Like many of Erik Larsen's characters, the Savage Dragon was created by Larsen while he was a child in elementary school. In his youth, Larsen drew the Dragon in homemade comic books. The original Dragon, inspired by elements from Captain Marvel, Batman, Speed Racer and later The Incredible Hulk, differs greatly from the modern incarnation. After launching Savage Dragon in a professionally published comic book, Larsen returned to the original and reworked his designs into the characters William Jonson, a police officer ally of the Dragon, and Flash Mercury, the "Spectacular Dragon".
Much later, a greatly redesigned Savage Dragon was featured in two issues of Graphic Fantasy, a self-published title with a small print run, published by Larsen and two friends. In this incarnation, the Dragon was a widower and a retired member of a government-sponsored superhero team. Subsequently, the Dragon made another appearance in the third issue of Gary Carlson's Megaton anthology in its Vanguard strip, which Larsen had been drawing. In these appearances, the character of the Dragon remained basically the same as it had been in Graphic Fantasy, with a few details modified (such as the inclusion of his wife, who was dead in his previous incarnation). Both the Graphic Fantasy and Megaton issues containing the Dragon have since been reprinted in high-quality editions.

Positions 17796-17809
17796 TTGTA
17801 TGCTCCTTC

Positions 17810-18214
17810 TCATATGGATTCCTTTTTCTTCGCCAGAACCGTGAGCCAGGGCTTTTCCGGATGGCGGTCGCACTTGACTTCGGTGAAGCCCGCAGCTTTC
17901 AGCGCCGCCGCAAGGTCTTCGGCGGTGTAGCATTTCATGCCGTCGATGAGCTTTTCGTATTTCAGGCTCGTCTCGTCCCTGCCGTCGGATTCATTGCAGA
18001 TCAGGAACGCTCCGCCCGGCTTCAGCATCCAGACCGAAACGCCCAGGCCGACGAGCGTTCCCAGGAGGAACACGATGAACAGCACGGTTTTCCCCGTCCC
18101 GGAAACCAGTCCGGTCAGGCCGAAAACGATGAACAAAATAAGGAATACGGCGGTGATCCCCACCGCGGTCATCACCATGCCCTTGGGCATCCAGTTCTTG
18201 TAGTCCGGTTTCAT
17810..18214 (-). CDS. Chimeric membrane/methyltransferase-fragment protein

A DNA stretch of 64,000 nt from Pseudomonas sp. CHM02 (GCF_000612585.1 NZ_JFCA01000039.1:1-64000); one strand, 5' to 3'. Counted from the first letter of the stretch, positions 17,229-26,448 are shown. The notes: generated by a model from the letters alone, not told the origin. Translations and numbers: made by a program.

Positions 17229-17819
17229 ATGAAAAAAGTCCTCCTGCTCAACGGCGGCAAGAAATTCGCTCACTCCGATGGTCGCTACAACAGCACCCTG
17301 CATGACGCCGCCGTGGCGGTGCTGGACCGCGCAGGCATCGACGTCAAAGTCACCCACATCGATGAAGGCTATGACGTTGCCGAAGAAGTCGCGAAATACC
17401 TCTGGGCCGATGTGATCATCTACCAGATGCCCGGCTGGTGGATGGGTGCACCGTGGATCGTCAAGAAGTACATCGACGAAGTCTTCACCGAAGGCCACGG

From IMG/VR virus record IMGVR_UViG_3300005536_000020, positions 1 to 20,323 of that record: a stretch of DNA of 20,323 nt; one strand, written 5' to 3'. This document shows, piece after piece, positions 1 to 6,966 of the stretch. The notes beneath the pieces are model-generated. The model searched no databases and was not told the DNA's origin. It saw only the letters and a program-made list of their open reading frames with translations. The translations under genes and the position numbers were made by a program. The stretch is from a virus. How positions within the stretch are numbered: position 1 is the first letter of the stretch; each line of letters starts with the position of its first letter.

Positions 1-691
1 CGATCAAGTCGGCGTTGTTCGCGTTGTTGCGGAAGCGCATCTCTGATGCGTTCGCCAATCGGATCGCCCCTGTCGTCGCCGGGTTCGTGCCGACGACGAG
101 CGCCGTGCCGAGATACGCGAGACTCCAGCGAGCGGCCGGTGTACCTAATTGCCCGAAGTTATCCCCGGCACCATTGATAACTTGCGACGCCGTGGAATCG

In 1992, when Larsen left Marvel to co-found Image Comics, he reworked the character for the new publication venture. This time, the Dragon was a massively muscled green amnesiac, who joined the Chicago police department after being discovered in a burning field. Initially debuting in a three-issue mini-series, the Savage Dragon comic book met with enough success to justify a monthly series, launched in 1993. To this day, Larsen continues to write and illustrate the series entirely by himself, and has maintained a reasonably consistent monthly schedule (save for occasional lapses) in comparison with the other original Image Comics titles. Larsen has occasionally produced ancillary mini-series, and sometimes allowed other creators to produce stories featuring the Dragon or other characters from the series.
According to Larsen, the series is aimed at "older Marvel readers who are about ready to throw in the towel on comics altogether. It's the missing link between Marvel and Vertigo. More mature than Marvel; less pretentious than Vertigo. The kind of comics to read. book is really self-indulgent."
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